Players union chief: Rays policy stands purpose of arbitration "on its head"
New players union chief Michael Weiner not only disputed Tampa Bay executive VP Andrew Friedman’s “nickel theory” that the players union put pressure on agents this year in their dealings with teams such as the Rays that have a filing day deadline to settle their arbitration cases, but said the Rays strategy runs against the purpose of the arbitration process, which is to settle cases.
“The union does not put pressure on agents or players with respect to salary arbitration,’’ Weiner told the Times. “We consult with respect to all arbitration negotiations just as we expect the commissioner’s office would do with the clubs.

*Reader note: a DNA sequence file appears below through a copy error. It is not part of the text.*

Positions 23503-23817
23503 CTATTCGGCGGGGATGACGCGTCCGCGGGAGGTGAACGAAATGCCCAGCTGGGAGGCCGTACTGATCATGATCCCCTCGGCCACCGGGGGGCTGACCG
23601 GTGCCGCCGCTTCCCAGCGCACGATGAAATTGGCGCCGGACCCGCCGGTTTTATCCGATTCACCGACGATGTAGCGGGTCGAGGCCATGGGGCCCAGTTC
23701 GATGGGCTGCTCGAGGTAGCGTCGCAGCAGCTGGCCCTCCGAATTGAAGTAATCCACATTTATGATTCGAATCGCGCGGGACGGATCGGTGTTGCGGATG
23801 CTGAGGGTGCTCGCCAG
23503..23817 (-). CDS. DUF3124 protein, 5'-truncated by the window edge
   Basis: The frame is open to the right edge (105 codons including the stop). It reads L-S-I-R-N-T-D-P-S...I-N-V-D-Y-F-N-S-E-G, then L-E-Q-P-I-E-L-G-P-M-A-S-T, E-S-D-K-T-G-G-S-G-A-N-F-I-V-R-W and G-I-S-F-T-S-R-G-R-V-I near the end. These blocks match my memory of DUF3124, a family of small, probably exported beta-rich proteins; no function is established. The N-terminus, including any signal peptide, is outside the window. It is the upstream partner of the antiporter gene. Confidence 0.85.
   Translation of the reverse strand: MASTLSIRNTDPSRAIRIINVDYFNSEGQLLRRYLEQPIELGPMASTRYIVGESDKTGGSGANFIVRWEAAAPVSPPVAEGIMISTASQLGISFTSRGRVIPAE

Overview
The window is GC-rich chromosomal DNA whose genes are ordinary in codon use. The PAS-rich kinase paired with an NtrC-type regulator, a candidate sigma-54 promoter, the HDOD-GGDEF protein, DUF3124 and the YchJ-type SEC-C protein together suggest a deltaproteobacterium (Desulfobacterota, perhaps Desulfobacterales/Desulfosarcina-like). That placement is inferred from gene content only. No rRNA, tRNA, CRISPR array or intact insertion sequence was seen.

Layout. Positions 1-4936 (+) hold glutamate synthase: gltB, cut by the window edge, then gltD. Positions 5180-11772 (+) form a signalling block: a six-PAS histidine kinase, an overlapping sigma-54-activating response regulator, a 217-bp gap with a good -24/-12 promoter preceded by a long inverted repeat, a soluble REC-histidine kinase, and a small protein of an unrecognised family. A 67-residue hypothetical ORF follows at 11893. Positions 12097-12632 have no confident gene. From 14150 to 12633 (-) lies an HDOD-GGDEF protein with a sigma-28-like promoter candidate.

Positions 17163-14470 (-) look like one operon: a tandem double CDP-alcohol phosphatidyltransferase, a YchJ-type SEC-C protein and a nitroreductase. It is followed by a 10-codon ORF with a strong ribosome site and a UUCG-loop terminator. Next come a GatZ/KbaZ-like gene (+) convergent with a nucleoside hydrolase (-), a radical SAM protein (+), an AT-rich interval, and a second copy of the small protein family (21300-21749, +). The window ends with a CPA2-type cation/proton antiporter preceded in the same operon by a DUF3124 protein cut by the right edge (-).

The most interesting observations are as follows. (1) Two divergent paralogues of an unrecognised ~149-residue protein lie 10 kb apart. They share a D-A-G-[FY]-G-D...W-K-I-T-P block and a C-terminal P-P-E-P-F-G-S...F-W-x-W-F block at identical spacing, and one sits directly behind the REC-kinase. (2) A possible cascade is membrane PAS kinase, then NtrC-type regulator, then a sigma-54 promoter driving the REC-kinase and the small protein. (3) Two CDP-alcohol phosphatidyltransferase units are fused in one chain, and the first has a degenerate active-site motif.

“With respect to the file-to-go strategy, or the file-and-trial strategy, the union has long believed, and has expressed to the commissioner’s office, that that strategy stands the purpose of salary arbitration on its head. Years ago, many clubs took the view that it didn’t make sense to talk until after we exchanged numbers, and to say that we won’t talk if you exchange numbers in our view is not consistent with the way the system was designed to operate. But clubs are entitled to negotiate as they see fit.’’
The Rays have employed the policy, which they feel spurs settlements and avoids settlements at artificial midpoints between the filed numbers, with relative success, and are heading to just their fourth hearing (with CF B.J. Upton) in five years under Friedman.